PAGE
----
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Home > King Henry V > ACT V - SCENE I. France. The English camp.

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ACT V - SCENE I. France. The English camp.
Enter FLUELLEN and GOWER

GOWER
1    Nay, that's right; but why wear you your leek today?
2    Saint Davy's day is past.
FLUELLEN
3    There is occasions and causes why and wherefore in
4    all things: I will tell you, asse my friend,
5    Captain Gower: the rascally, scald, beggarly,
6    lousy, pragging knave, Pistol, which you and
7    yourself and all the world know to be no petter
8    than a fellow, look you now, of no merits, he is
9    come to me and prings me pread and salt yesterday,
10   look you, and bid me eat my leek: it was in place
11   where I could not breed no contention with him; but
12   I will be so bold as to wear it in my cap till I see
13   him once again, and then I will tell him a little
14   piece of my desires.
Enter PISTOL

GOWER
15   Why, here he comes, swelling like a turkey-cock.
FLUELLEN
16   'Tis no matter for his swellings nor his
17   turkey-cocks. God pless you, Aunchient Pistol! you
18   scurvy, lousy knave, God pless you!
PISTOL
19   Ha! art thou bedlam? dost thou thirst, base Trojan,
20   To have me fold up Parca's fatal web?
21   Hence! I am qualmish at the smell of leek.
FLUELLEN
22   I peseech you heartily, scurvy, lousy knave, at my
23   desires, and my requests, and my petitions, to eat,
24   look you, this leek: because, look you, you do not
25   love it, nor your affections and your appetites and
26   your digestions doo's not agree with it, I would
27   desire you to eat it.
PISTOL
28   Not for Cadwallader and all his goats.
FLUELLEN
29   There is one goat for you.
Strikes him
30   Will you be so good, scauld knave, as eat it?
PISTOL
31   Base Trojan, thou shalt die.
FLUELLEN
32   You say very true, scauld knave, when God's will is:
33   I will desire you to live in the mean time, and eat
34   your victuals: come, there is sauce for it.
Strikes him
35   You called me yesterday mountain-squire; but I will
36   make you to-day a squire of low degree. I pray you,
37   fall to: if you can mock a leek, you can eat a leek.
GOWER
38   Enough, captain: you have astonished him.
FLUELLEN
39   I say, I will make him eat some part of my leek, or
40   I will peat his pate four days. Bite, I pray you; it
41   is good for your green wound and your ploody coxcomb.
PISTOL
42   Must I bite?
FLUELLEN
43   Yes, certainly, and out of doubt and out of question
44   too, and ambiguities.
PISTOL
45   By this leek, I will most horribly revenge: I eat
46   and eat, I swear--
FLUELLEN
47   Eat, I pray you: will you have some more sauce to
48   your leek? there is not enough leek to swear by.
PISTOL
49   Quiet thy cudgel; thou dost see I eat.
FLUELLEN
50   Much good do you, scauld knave, heartily. Nay, pray
51   you, throw none away; the skin is good for your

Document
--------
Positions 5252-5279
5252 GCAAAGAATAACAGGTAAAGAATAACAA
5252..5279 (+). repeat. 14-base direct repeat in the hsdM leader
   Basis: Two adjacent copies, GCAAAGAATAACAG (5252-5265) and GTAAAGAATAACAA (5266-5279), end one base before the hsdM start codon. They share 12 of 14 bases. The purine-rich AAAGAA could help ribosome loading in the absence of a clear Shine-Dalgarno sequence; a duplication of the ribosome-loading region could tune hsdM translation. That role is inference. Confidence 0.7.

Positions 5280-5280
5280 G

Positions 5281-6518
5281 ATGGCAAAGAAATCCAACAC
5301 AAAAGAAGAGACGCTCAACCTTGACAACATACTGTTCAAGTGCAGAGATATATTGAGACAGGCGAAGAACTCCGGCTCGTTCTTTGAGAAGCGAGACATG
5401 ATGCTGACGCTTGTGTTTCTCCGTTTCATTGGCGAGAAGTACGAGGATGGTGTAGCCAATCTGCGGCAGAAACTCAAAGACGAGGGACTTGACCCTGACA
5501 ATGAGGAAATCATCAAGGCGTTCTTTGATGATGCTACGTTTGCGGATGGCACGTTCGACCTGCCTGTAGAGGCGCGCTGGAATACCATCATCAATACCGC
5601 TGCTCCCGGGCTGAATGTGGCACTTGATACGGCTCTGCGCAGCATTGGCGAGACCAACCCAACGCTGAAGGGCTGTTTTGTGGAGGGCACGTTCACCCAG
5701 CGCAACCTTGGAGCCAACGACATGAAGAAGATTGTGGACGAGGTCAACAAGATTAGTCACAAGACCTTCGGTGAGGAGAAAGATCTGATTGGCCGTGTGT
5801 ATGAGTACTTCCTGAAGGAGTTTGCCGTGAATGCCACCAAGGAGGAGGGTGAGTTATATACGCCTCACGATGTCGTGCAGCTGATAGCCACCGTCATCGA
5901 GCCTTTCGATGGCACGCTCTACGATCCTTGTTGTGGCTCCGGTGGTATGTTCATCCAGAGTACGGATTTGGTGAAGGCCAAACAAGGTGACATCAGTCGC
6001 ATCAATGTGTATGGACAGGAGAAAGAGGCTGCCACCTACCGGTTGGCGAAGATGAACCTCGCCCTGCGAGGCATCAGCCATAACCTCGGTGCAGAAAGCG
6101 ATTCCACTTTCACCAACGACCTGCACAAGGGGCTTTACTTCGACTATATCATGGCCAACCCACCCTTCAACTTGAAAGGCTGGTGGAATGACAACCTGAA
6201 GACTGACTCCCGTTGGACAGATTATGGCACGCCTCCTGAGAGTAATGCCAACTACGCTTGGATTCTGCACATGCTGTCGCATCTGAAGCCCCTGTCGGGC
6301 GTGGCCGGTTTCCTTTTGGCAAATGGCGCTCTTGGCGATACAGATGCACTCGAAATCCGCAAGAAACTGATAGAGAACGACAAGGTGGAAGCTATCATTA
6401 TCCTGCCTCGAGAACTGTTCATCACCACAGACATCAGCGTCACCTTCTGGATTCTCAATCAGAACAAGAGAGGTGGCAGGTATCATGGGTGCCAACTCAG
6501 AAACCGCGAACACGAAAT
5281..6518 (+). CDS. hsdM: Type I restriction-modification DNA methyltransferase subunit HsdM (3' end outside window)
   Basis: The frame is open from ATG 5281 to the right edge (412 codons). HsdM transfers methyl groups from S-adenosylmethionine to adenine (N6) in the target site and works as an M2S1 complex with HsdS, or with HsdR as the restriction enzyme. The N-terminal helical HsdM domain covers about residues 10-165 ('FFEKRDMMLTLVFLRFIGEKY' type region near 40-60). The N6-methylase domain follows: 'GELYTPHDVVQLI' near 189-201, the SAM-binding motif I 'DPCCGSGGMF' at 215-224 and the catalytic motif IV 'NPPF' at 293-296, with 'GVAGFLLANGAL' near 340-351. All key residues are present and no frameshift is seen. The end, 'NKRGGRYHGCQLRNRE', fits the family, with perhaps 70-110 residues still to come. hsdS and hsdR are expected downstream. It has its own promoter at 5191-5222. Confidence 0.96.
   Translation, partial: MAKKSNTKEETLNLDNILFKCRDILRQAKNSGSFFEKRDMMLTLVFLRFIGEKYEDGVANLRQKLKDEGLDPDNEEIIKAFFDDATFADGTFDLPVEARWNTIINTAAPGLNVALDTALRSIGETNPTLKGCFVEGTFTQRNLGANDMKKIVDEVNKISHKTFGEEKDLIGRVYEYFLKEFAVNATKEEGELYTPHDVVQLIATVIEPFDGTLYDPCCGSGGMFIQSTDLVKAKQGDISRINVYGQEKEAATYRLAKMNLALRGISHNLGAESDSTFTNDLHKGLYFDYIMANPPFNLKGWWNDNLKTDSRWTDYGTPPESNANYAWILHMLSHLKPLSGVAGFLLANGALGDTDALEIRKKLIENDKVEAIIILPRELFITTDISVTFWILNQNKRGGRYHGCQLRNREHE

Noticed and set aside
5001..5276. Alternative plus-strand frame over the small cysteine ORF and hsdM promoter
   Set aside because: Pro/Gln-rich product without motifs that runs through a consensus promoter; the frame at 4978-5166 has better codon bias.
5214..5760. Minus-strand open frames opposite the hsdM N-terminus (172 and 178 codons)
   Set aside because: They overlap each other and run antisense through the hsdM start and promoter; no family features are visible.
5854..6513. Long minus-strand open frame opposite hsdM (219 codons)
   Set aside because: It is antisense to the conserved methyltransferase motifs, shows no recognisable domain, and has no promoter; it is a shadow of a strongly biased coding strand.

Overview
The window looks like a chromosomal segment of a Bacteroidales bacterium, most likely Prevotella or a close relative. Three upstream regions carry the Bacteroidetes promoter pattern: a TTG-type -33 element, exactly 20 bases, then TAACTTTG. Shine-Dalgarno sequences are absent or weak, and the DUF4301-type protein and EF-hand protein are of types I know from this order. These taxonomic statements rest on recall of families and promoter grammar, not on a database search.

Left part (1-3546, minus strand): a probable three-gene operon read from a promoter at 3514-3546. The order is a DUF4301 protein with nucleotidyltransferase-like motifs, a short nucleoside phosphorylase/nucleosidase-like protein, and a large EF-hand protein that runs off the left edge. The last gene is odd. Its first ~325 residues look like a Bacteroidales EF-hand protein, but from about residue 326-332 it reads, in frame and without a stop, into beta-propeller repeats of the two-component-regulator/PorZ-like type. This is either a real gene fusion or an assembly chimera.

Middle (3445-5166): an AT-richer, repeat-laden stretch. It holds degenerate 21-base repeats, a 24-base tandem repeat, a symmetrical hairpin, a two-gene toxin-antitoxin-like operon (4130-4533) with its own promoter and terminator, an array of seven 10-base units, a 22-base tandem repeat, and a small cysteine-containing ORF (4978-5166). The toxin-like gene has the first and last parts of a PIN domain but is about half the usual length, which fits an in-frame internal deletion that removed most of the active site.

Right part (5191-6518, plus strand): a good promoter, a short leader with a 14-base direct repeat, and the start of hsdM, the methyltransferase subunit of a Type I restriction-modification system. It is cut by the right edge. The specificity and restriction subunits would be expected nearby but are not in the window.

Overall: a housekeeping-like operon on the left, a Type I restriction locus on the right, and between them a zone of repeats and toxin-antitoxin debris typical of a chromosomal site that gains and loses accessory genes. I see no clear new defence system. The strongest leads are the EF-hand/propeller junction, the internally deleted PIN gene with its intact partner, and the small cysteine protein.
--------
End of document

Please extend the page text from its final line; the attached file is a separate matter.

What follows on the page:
52   broken coxcomb. When you take occasions to see leeks
53   hereafter, I pray you, mock at 'em; that is all.
PISTOL
54   Good.
FLUELLEN
55   Ay, leeks is good: hold you, there is a groat to
56   heal your pate.
PISTOL
57   Me a groat!
FLUELLEN
58   Yes, verily and in truth, you shall take it; or I
59   have another leek in my pocket, which you shall eat.
PISTOL
60   I take thy groat in earnest of revenge.
FLUELLEN
61   If I owe you any thing, I will pay you in cudgels:
62   you shall be a woodmonger, and buy nothing of me but
63   cudgels. God b' wi' you, and keep you, and heal your pate.
Exit

PISTOL
64   All hell shall stir for this.
GOWER
65   Go, go; you are a counterfeit cowardly knave. Will
66   you mock at an ancient tradition, begun upon an
67   honourable respect, and worn as a memorable trophy of
68   predeceased valour and dare not avouch in your deeds
69   any of your words? I have seen you gleeking and
70   galling at this gentleman twice or thrice. You
71   thought, because he could not speak English in the
72   native garb, he could not therefore handle an
73   English cudgel: you find it otherwise; and
74   henceforth let a Welsh correction teach you a good
75   English condition. Fare ye well.
Exit

PISTOL
76   Doth Fortune play the huswife with me now?
77   News have I, that my Nell is dead i' the spital
78   Of malady of France;
79   And there my rendezvous is quite cut off.
80   Old I do wax; and from my weary limbs
81   Honour is cudgelled. Well, bawd I'll turn,
82   And something lean to cutpurse of quick hand.
83   To England will I steal, and there I'll steal:
84   And patches will I get unto these cudgell'd scars,
85   And swear I got them in the Gallia wars.
Exit

< (Previous) ACT V, PROLOGUEACT V, SCENE II (Next) >
Scene Index
ACT I
  • PROLOGUE
  • SCENE I
  • SCENE II


  • ACT II
  • PROLOGUE
  • SCENE I
  • SCENE II
  • SCENE III
  • SCENE IV


  • ACT III
  • PROLOGUE
  • SCENE I
  • SCENE II
  • SCENE III
  • SCENE IV
  • SCENE V
  • SCENE VI
  • SCENE VII


  • ACT IV
  • PROLOGUE
  • SCENE I
  • SCENE II
  • SCENE III
  • SCENE IV
  • SCENE V
  • SCENE VI
  • SCENE VII
  • SCENE VIII


  • ACT V
  • PROLOGUE
  • SCENE I
  • SCENE II
  • EPILOGUE

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